The Modern Art Museum of Fort Worth is dedicated to collecting, presenting and interpreting international developments in post–World War II art in all media. The building, designed by Japanese architect Tadao Ando, opened in 2002. The building features five long pavilions set into a reflecting pond. The museum maintains one of the foremost collections of international modern and contemporary art in the central United States. Various movements, themes, and styles are represented, including Abstract Expressionism, Color Field painting, Pop art, and Minimalism, as well as aspects of New Image Painting from the 1970s and beyond, recent developments in abstraction and figurative sculpture, and contemporary movements in photography, video, and digital imagery. 

The Café Modern in the Modern Art Museum is a well-respected restaurant. It uses fresh, naturally produced ingredients, with the food cooked exclusively from scratch, using whole grains and vegetables, cage-free shell eggs, and humanely treated chickens and beef, raised without antibiotics or growth hormones. The restaurant blends seasonal foods from local artisan producers with diverse culinary traditions from around the globe. 

Started in 1975, in the basement of the Deaf Smith County Library in Hereford, Texas, the Cowgirl Hall of Fame and Museum moved to Fort Worth in 1994 to plan for and build a new permanent home, which became a reality in 2002. The National Cowgirl Museum and Hall of Fame honors and celebrates women, past and present, whose lives exemplify the courage, resilience and independence that helped shape the American West, and fosters an appreciation of the ideals and spirit of self-reliance they inspire. The museum includes interactive exhibit galleries that feature artifacts of the permanent collection, a traveling exhibit gallery, two theaters, gift shop and a research library and archives. The museum’s archives house more than 4000 artifacts and information about more than 750 remarkable women. The 220 National Cowgirl Hall of Fame honorees include pioneers, artists, writers, entertainers, humanitarians, business women, educators, ranchers and rodeo cowgirls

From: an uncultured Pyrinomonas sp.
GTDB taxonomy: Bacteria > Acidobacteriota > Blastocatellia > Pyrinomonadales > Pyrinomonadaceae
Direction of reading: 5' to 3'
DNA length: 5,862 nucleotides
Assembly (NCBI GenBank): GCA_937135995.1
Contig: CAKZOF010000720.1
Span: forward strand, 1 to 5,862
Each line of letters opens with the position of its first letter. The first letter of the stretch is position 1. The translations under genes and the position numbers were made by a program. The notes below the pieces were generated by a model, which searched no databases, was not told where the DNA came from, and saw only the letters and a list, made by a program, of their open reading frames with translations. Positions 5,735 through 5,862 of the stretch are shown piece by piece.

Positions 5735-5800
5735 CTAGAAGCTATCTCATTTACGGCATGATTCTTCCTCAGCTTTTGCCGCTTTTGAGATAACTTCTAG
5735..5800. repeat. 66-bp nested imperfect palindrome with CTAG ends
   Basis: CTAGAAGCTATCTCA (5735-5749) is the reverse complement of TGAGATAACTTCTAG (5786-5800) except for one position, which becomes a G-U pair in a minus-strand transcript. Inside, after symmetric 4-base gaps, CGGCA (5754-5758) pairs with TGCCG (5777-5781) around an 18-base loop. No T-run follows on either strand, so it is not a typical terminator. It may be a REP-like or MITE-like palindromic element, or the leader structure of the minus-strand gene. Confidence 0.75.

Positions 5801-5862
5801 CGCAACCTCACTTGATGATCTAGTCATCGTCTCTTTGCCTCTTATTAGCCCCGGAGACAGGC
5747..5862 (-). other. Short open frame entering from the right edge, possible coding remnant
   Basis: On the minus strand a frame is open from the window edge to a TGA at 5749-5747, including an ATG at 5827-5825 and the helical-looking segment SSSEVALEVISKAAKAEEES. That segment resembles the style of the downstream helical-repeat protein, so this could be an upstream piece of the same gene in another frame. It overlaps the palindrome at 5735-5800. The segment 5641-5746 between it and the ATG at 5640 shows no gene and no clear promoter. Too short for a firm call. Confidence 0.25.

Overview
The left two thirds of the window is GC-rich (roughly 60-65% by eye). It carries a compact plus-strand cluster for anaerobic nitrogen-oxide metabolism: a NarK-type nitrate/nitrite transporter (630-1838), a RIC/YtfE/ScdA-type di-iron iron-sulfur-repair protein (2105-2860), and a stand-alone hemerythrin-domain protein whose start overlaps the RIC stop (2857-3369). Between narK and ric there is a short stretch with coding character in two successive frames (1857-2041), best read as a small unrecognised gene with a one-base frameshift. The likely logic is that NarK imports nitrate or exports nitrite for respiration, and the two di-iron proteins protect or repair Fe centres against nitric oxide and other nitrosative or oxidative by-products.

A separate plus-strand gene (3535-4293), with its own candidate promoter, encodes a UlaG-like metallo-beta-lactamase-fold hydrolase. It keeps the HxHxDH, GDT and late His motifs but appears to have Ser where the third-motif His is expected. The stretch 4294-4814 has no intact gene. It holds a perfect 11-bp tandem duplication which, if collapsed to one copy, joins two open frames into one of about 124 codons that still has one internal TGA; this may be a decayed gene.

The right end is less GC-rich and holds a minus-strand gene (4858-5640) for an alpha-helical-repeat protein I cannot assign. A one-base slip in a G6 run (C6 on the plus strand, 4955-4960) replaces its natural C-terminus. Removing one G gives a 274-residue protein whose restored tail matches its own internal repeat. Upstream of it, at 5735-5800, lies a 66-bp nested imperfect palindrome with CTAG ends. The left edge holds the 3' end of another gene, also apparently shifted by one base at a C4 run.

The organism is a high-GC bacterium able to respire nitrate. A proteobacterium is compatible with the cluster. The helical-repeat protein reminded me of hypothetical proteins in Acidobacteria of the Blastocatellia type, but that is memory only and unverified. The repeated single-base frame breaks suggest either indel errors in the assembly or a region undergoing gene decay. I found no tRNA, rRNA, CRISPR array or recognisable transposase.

The Fort Worth Museum of Science and History engages visitors through creative, vibrant programs and exhibits interpreting science and the stories of Texas and the Southwest. A new facility, designed by famed architects Legoretta + Legoretta of Mexico City, opened in November of 2009. The 166,000-square-foot museum holds DinoLabs and DinoDig, Innovation Studios, the Children’s Museum, Energy Blast, and the CattleRaiser’s Museum. The Havener Gallery provides a space for changing exhibits. The museum's Omni Theater was the first IMAX screen in the Southwest and, with an eight-story domed screen and 30-degree stadium seating, remains the largest IMAX dome in the United States west of the Mississippi River. The  90-seat Noble Planetarium brings the first Zeiss-manufactured hybrid planetarium system -- an immersive all-dome video combined with a fiber optic dual-hemisphere star projector to see more than 7,000 stars -- to the Southwest United States. The planetarium also features an exhibit area that provides large screens with views of the Sun, as well as downlinks offering the latest information from the Hubble Telescope.